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NavSource Online: Army Ship Photo Archive

USACE Dredge Currituck (II)


Trailing Suction Hopper Dredge, Split Hull:
  • Built in 1974 by Barber Bost Works, New Bern, N.C.
  • Launched, date unknown
  • Delivered and placed in service, date unknown
  • Converted to a dredge at US Army Engineers Yard, Eagle Island, N.C. in 1977
  • Active
    Specifications:
    Displacement 484 t. (gross)
    Length 150'
    Beam 26'
    Depth 9'
    Draft 7'
    Speed 10 kts (loaded)
    Range unknown
    Capacity unknown
    Hopper Volume 239 m³
    Dredging Depth 6 m
    Suction pipe Diameter 0.25 m
    Number of Dredging Pipes 1
    Complement
    Fuel Capacity unknown
    Propulsion Diesel
    Total Power 235 kW
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    Size Image Description Source
    Currituck
    30260402
    103k USACE Dredge Currituck (II) in Rudee Inlet, 29 January 2012, to dredge within the federal navigation channel. Currituck dredged the shoaling across the channel to maintain the channel depth at 10-feet. The shoal had caused depths as shallow as seven feet in some areas. Currituck, one of the Corps' dredges, is a highly utilized resource throughout coastal projects along the East Coast. During this project, approximately 25,000 cubic yards was dredged. The Wilmington, NC-based Currituck will return to Virginia in April to dredge anticipated shoaling in the channel. Rudee Inlet is considered an extremely dynamic tidal inlet and requires regular maintenance dredging.
    U.S. Army Corps of Engineers Norfolk District Photo, /Pamela Spaugy.
    Robert Hurst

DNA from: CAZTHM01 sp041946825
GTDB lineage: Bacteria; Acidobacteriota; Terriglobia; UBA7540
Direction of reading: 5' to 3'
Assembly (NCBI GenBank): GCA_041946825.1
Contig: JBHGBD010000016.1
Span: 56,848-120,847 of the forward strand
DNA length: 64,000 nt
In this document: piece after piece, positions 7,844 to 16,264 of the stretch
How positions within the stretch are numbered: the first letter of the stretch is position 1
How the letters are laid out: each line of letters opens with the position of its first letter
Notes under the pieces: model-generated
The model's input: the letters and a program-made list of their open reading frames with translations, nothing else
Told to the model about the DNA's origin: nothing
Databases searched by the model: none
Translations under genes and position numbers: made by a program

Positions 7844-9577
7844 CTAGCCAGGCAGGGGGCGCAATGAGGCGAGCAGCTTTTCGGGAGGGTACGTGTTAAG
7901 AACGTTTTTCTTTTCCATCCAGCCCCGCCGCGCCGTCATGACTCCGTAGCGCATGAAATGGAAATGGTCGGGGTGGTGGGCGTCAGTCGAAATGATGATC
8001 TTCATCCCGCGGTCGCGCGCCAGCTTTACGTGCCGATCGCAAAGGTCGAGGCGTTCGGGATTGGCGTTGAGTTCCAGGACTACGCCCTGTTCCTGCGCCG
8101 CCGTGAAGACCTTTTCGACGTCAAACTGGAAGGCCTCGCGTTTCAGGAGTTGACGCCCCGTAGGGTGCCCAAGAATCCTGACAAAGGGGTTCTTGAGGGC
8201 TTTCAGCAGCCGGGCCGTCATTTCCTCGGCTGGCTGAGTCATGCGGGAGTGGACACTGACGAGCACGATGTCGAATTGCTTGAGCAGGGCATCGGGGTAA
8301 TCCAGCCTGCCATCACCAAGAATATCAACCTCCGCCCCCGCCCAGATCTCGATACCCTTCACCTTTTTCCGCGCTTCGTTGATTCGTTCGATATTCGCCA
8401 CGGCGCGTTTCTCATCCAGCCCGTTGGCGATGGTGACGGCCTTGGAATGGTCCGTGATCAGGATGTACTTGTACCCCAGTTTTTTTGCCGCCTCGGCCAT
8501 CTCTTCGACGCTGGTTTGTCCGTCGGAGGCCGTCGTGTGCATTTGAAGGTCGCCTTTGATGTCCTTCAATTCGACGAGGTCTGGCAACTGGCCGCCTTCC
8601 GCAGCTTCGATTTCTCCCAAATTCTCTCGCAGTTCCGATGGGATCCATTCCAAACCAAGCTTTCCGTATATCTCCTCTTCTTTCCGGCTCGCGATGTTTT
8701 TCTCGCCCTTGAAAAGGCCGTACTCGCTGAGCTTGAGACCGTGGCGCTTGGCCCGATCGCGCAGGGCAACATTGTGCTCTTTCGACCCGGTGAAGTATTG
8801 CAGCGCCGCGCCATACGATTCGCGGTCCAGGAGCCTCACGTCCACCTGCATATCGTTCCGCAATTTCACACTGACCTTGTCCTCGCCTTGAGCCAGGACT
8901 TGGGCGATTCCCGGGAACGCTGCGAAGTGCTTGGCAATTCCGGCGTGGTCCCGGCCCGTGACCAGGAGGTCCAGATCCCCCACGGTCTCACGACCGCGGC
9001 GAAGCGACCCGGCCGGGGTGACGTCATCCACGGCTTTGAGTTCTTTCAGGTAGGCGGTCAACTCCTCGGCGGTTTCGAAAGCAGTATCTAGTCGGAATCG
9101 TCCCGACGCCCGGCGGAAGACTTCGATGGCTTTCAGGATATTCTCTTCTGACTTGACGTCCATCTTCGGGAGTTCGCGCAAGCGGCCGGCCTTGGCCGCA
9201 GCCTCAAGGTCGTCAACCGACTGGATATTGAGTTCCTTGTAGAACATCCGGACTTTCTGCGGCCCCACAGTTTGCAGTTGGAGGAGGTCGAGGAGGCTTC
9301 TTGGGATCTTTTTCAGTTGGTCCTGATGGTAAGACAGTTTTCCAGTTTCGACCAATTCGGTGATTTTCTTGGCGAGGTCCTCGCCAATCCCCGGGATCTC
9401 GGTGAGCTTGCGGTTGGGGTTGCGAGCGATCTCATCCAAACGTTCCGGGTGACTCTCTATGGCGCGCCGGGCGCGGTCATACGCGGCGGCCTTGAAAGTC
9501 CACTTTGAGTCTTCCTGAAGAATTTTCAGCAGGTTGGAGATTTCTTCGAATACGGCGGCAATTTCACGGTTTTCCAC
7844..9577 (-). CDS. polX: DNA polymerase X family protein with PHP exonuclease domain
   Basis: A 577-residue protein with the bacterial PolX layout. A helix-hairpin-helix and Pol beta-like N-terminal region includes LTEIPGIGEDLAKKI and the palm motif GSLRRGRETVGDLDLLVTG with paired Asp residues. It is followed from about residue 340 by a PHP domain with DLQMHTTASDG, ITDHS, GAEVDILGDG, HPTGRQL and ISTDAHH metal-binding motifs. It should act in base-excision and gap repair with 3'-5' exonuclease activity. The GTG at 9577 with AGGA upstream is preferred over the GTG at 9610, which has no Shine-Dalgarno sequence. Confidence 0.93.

Currituck
    30260401
    107k USACE Dredge Currituck (II) in Bennett’s Creek, 24 April 2013, to remove shoaling in the federal navigation channel. The Wilmington, N.C.-based dredge will remove 4,000 cubic yards of sand -- the result of shoaling caused by natural transport and deposit of sediment. The shoaling, which was exacerbated by Hurricane Sandy, presents both safety and economic impacts for the maritime industry and nation. The dredging will increase the depth from 2 to 6 feet in half of the 60-foot channel.
    U.S. Army Corps of Engineers Norfolk District. Photo # 130422-A-ON889-020, by /Pamela Spaugy.
    Robert Hurst
    Currituck
    30260403
    34k USACE Dredge Currituck (II) underway, date and location unknown
    U.S. Army Corps of Engineers Photo
    Dredgepoint-US Army Corps of Engineers
    Currituck
    30260404
    61k
    Currituck
    30260405
    118k USACE Dredge Currituck (II) moored pierside, date and location unknown
    U.S. Army Corps of Engineers Photo
    Dredgepoint-US Army Corps of Engineers

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    Last Updated 19 November 2021